The use of stereotactic radiosurgery for the treatment of spinal axis tumors: A review

Mohamad Bydon, Rafael De La Garza-Ramos, Chetan Bettagowda, Ziya L. Gokaslan, Daniel M. Sciubba

Research output: Contribution to journalReview articlepeer-review

11 Scopus citations


As the prevalence of cancer in the general population increases, a greater proportion of patients will present with symptomatic metastatic lesions to the spine. While surgery has been historically considered the treatment of choice for spinal cord/nerve root compression, mechanical instability and intractable pain, radiation therapy - particularly stereotactic radiosurgery (SRS) - has been increasingly used as either a primary or adjuvant treatment modality. In this manuscript, the authors perform a review on the principles behind SRS and its use in the treatment of spinal tumors, specifically primary and secondary malignant tumors. In the last decades, numerous retrospective studies have shown the feasibility of SRS as both primary treatment for malignant tumors, as well as adjuvant treatment following surgical resection. Although local control rates may reach 90%, future studies are warranted to determine optimal doses, fractionation of therapy and the long-term implications of irradiation to neural structures.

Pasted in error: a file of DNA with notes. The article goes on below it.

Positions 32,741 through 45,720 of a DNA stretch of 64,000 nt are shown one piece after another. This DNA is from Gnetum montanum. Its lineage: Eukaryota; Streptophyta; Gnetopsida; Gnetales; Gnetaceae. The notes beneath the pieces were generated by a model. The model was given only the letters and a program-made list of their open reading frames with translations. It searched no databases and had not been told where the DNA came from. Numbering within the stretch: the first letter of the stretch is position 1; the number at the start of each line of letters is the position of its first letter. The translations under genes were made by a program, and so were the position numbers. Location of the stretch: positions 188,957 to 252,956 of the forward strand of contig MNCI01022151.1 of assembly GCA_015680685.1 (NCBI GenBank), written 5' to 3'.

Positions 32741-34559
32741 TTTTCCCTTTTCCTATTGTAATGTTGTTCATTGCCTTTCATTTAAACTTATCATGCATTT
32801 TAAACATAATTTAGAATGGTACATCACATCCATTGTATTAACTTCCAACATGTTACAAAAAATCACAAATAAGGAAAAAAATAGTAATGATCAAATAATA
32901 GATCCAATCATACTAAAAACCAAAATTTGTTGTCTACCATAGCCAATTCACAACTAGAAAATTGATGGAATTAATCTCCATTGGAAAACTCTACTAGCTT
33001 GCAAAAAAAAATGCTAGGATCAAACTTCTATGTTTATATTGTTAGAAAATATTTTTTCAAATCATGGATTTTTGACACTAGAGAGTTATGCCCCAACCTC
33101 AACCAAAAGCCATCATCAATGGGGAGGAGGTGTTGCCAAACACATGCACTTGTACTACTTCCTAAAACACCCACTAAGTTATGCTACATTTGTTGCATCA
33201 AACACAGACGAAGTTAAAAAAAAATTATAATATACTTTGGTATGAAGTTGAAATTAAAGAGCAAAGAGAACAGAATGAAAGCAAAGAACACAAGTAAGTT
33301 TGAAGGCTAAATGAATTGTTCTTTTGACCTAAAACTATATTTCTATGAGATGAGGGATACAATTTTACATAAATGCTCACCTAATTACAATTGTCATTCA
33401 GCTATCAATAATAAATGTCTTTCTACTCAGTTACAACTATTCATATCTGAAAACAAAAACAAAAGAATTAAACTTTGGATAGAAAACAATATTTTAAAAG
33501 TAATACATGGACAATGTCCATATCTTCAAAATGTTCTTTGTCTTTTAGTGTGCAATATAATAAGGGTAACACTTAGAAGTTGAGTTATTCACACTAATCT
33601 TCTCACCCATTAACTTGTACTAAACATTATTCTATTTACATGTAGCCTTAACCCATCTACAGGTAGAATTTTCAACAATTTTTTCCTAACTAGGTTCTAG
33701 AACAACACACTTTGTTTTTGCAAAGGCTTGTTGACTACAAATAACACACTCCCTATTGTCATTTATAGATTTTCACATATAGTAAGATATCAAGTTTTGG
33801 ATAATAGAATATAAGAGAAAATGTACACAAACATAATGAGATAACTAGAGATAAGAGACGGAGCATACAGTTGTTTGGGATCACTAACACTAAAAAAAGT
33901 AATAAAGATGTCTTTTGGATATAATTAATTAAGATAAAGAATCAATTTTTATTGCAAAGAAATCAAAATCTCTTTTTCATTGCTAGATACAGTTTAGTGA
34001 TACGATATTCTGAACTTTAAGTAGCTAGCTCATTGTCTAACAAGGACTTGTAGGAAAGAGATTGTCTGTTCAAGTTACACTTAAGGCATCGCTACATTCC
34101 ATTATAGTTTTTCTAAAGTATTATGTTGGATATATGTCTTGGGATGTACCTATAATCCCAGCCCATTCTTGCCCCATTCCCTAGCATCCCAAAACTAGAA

Original languageEnglish (US)
Pages (from-to)166-172
Number of pages7
JournalClinical Neurology and Neurosurgery
StatePublished - Oct 2014


  • Spinal metastases
  • Spinal surgery
  • Spinal tumor
  • Stereotactic radiosurgery

ASJC Scopus subject areas

  • Surgery
  • Clinical Neurology


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